After careful consideration, the Court agrees with the Second Circuit's analysis. The Syndicate has the personal-liability characteristics of a general partnership and the management structure of a limited partnership. While the individual Names may be represented in certain negotiations and agreements, the general rule is that the Court must look at the individuals being represented rather than their collective representative to determine whether diversity of citizenship exists. As with the Second Circuit, the Court finds that none of the exception to this general rule — corporations, trustees, and class actions — applies in this case. The Syndicates are not incorporated, do not have the structure of a trust, and should not be converted into a Rule 23 class simply to find diversity jurisdiction. Therefore, the Court, following the reasoning of the Second and Seventh Circuits, finds that each Name must be diverse from Plaintiff to satisfy diversity jurisdiction requirements.

Plaintiff contends that Defendants should be estopped from arguing that the citizenship of each individual Name should be considered for determining diversity jurisdiction due to inconsistent positions taken in prior litigation. The Court has discretion to exercise judicial estoppel in order to protect the integrity of the judicial process. Interstate Fire & Casualty Co., Underwriters of Lloyds, London, 139 F.3d 1234, 1239 (9th Cir. 1998). However, judicial estoppel applies "when a party's position is tantamount to a knowing misrepresentation, or even fraud on the court." Fredenburg v. Contra Costa Co. Department of Health, 172 F.3d 1176, 1179 (9th Cir. 1999). Plaintiff has made no showing that Defendants' representations in any case require the application of judicial estoppel in this case.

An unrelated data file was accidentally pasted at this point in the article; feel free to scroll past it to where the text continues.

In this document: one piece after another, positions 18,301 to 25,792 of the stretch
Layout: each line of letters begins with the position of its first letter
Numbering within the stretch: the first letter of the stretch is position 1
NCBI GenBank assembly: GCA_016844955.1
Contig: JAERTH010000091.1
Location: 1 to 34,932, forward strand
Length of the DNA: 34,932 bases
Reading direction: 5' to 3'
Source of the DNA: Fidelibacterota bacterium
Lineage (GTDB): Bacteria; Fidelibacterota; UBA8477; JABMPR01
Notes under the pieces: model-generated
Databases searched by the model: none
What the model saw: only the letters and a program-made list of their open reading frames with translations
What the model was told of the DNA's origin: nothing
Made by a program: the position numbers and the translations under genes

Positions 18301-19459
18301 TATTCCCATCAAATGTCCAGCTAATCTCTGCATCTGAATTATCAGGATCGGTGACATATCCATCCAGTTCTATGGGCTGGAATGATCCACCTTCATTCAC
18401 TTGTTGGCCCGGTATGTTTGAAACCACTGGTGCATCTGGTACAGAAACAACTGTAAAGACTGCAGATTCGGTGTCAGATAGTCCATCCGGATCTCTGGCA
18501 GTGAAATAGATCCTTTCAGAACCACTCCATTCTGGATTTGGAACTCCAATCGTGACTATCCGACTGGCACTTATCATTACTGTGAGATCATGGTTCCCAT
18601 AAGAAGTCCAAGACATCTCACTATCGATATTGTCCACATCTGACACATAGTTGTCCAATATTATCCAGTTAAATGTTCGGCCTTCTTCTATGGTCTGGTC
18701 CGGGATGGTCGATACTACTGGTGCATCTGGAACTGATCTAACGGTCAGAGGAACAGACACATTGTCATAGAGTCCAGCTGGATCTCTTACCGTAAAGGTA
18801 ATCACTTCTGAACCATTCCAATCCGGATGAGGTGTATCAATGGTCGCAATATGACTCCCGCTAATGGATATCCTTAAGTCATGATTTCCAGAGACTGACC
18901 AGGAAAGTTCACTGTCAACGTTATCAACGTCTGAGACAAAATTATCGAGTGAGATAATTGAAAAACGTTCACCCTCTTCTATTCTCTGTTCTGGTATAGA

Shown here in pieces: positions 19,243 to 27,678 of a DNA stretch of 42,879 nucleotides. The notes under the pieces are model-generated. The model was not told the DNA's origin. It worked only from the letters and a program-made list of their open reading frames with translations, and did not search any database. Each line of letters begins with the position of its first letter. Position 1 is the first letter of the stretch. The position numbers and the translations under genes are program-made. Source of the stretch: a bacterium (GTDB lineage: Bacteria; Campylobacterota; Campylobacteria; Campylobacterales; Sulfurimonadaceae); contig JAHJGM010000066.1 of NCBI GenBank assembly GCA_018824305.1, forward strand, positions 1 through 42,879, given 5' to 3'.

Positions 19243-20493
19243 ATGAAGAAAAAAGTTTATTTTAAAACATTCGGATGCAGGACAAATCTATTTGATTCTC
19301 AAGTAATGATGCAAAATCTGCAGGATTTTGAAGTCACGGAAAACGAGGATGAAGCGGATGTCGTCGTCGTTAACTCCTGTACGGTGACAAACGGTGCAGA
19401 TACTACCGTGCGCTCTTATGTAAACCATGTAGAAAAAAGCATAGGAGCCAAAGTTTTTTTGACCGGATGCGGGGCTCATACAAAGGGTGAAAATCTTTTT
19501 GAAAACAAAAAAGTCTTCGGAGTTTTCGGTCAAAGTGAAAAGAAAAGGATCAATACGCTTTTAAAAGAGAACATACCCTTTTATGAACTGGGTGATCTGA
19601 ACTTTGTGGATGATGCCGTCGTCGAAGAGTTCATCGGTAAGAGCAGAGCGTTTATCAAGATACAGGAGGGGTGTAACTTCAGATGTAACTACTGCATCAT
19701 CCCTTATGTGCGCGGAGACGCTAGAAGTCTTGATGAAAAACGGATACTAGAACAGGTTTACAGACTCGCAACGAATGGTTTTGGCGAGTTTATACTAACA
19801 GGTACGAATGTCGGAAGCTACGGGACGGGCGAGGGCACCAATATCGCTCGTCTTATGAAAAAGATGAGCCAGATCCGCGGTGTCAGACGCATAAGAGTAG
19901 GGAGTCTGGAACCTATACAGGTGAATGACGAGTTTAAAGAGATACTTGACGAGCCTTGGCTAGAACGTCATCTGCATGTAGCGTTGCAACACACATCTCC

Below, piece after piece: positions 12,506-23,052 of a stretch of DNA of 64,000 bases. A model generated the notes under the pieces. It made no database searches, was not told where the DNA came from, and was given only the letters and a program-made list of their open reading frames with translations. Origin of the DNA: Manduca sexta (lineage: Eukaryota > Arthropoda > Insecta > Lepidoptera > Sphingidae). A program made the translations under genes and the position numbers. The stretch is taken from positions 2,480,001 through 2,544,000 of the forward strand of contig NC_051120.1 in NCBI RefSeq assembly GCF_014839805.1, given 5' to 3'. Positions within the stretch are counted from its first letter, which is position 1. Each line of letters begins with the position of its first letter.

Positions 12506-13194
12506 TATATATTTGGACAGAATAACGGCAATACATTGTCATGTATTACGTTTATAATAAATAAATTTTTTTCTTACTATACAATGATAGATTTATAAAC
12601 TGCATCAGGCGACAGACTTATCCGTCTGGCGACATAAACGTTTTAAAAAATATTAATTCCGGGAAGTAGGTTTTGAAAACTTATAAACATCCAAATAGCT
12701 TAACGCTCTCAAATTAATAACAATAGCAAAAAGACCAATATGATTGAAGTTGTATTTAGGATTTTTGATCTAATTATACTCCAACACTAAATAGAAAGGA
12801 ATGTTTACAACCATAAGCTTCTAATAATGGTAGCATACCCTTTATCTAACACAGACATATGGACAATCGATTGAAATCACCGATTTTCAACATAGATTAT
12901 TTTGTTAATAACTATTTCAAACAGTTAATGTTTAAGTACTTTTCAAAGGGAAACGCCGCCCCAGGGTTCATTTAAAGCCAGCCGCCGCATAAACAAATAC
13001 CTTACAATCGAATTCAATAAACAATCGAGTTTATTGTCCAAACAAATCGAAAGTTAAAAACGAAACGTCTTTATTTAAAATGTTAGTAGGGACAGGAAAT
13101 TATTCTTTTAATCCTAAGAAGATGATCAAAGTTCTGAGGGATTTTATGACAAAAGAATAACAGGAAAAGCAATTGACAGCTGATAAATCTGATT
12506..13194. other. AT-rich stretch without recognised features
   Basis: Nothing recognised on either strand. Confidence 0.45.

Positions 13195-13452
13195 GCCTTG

Plaintiff bears the burden of establishing complete diversity. Kokkonen, 511 U.S. at 377, 114 S.Ct. 1673. Defendants have submitted evidence demonstrating that certain individual Names are residents of California. As such, these individual Names are not diverse from Plaintiff, who is also a California resident. Lacking any demonstration that these Names are not residents of California, Plaintiff has failed to meet its burden. Consequently, the Court lacks subject matter jurisdiction and the present action must be dismissed.

B. Amount In Controversy

Defendants also argue that Plaintiff cannot establish the required amount in controversy. As the Court has determined that Plaintiff failed to meet its burden of establishing complete diversity, the Court need not consider this issue.


For the foregoing reasons, Defendants' motion to dismiss for lack of jurisdiction is HEREBY GRANTED.